Many curved designs, such as sabres and scimitars, exist. There are advantages and drawbacks. Curved blades are seen as better for ride-by blows, but straight blades can he “half-sworded” (used with the second hand holding the lower, non-sharp part of the blade) to deliver specialised attacks. Such differences aren’t significant in game terms, though.

Most swords in this category will weigh about three pounds (1.5kg).

Larger swords are treated as Heavy (rather than Medium) weapons, since they do not allow for a shield or offhand weapon.

Archetypal broadsword

Archetypal-looking European broadsword. This shot is from a Canadian swords and knives store .

Katana

In most cases, katana will have broadsword stats, especially if paired with another weapon. Empirically, katana in stories are more likely to have a higher BODY than types of sword without their mystique.

In stories where katana are considered super-weapons with exaggerated slicing capabilities, they are usually used two-handed. This will thus be covered in the Heavy, Common Melee Weapons article.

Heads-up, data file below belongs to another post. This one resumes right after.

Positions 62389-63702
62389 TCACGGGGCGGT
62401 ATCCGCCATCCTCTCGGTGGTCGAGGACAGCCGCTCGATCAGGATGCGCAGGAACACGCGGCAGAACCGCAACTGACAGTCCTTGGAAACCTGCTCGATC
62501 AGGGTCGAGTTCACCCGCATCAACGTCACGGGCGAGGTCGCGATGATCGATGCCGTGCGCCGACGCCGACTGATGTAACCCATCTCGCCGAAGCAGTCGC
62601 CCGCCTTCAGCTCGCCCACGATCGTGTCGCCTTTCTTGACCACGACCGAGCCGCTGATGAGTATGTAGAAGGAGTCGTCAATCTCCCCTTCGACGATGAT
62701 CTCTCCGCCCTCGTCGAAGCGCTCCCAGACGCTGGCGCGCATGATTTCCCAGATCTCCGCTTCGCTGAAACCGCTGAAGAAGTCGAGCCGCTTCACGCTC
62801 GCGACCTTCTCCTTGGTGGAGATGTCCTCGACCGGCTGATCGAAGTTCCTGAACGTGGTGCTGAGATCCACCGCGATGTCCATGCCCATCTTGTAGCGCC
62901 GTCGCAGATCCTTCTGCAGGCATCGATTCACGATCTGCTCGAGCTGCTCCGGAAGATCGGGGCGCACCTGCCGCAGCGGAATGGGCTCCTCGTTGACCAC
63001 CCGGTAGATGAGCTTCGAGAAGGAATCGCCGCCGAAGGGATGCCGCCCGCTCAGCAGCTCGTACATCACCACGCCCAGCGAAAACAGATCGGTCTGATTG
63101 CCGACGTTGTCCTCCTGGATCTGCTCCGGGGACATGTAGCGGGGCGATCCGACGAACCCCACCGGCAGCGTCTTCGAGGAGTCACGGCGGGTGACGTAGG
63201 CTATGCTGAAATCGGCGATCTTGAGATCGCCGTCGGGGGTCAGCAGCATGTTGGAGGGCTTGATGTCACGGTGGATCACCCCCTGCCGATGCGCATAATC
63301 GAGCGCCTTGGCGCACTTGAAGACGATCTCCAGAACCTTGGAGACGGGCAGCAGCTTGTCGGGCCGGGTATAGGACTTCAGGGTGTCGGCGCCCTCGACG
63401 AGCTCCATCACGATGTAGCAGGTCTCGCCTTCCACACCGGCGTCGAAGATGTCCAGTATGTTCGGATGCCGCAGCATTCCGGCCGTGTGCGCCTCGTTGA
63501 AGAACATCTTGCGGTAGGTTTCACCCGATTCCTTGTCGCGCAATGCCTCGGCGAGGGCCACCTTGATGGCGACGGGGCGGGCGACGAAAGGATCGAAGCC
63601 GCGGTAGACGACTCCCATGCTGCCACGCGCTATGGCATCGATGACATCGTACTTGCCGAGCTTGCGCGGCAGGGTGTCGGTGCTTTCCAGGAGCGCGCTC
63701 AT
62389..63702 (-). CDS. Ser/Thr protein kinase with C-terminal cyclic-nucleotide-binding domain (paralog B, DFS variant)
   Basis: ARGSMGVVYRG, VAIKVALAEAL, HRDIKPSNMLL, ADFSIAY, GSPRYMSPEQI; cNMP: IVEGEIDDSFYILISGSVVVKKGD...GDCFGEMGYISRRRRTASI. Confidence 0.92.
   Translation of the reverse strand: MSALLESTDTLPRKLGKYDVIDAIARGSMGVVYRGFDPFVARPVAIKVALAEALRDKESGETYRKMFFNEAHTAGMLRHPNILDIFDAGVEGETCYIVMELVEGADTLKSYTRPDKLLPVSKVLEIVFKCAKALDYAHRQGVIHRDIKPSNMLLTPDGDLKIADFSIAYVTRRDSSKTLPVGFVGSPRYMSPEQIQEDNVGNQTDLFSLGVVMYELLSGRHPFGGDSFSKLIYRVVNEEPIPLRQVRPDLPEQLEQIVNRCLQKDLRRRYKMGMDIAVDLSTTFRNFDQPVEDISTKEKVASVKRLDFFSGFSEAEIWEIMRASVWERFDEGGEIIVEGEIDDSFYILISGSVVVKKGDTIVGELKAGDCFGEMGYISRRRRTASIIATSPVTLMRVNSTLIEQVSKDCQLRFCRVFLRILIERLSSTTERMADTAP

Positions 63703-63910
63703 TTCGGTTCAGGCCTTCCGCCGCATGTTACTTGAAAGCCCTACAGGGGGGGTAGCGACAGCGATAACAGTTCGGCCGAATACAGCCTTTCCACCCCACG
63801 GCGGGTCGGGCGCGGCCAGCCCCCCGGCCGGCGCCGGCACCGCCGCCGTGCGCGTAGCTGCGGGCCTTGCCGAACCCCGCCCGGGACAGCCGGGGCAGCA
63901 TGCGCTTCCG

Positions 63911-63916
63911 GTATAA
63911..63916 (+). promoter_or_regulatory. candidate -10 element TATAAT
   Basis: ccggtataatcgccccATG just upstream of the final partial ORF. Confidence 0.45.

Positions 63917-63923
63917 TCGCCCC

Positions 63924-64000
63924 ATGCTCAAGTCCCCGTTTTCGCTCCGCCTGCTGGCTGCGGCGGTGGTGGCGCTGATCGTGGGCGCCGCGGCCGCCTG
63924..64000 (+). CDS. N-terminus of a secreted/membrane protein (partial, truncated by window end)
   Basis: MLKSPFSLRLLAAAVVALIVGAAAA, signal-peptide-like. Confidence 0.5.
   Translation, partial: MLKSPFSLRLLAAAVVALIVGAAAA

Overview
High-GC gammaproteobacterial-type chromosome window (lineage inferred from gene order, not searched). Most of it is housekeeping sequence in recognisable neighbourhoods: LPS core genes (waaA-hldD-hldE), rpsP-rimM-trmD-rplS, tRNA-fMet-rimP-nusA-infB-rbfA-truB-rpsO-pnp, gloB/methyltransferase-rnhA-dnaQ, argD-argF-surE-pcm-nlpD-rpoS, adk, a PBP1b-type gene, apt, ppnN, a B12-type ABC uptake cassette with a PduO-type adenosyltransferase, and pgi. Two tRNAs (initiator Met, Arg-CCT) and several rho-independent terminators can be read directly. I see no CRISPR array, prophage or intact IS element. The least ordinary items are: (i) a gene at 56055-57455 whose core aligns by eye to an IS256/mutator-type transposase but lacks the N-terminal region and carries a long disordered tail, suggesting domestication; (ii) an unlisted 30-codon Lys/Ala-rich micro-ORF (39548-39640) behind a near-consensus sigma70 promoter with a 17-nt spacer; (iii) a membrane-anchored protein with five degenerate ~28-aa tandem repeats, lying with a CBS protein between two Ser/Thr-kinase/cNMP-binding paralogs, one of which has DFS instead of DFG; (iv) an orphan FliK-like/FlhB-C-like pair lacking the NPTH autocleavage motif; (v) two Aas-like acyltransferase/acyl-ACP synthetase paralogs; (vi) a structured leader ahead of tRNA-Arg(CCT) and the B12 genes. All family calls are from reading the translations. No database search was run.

Stats

DCH (traditional)

Broadsword [BODY 04, EV 04].

DCH (WORG)

Broadsword [BODY 04, Enhance (EV): 02 (cap is 06), Descriptor: Slashing, piercing].

With a sufficiently heavy pommel, the Bludgeoning Descriptor can be added to the list. This is important when facing chainmail and similar body armour.

By contrast, a cavalry sabre would have the Slashing and Bludgeoning Descriptors (the later using the handguard).

M&M (3rd)

Broadsword [Strength-Based slashing Damage 3, Improved Critical 1].


Iron sword

An Iron Age or late Bronze Age broadsword. This is cruder that a medieval steel sword. If you need a specific word, langseax (“long knife” in Old English) or scramasax are suitable. But they’re not technically correct in all cases.

This category is primarily inspired by the sagas that describe swords bending during combat, due to poor metallurgy. But one can straighten them and heroically return to the fray. Standing on the blade and stomping or hammering seems a common technique, at least in stories.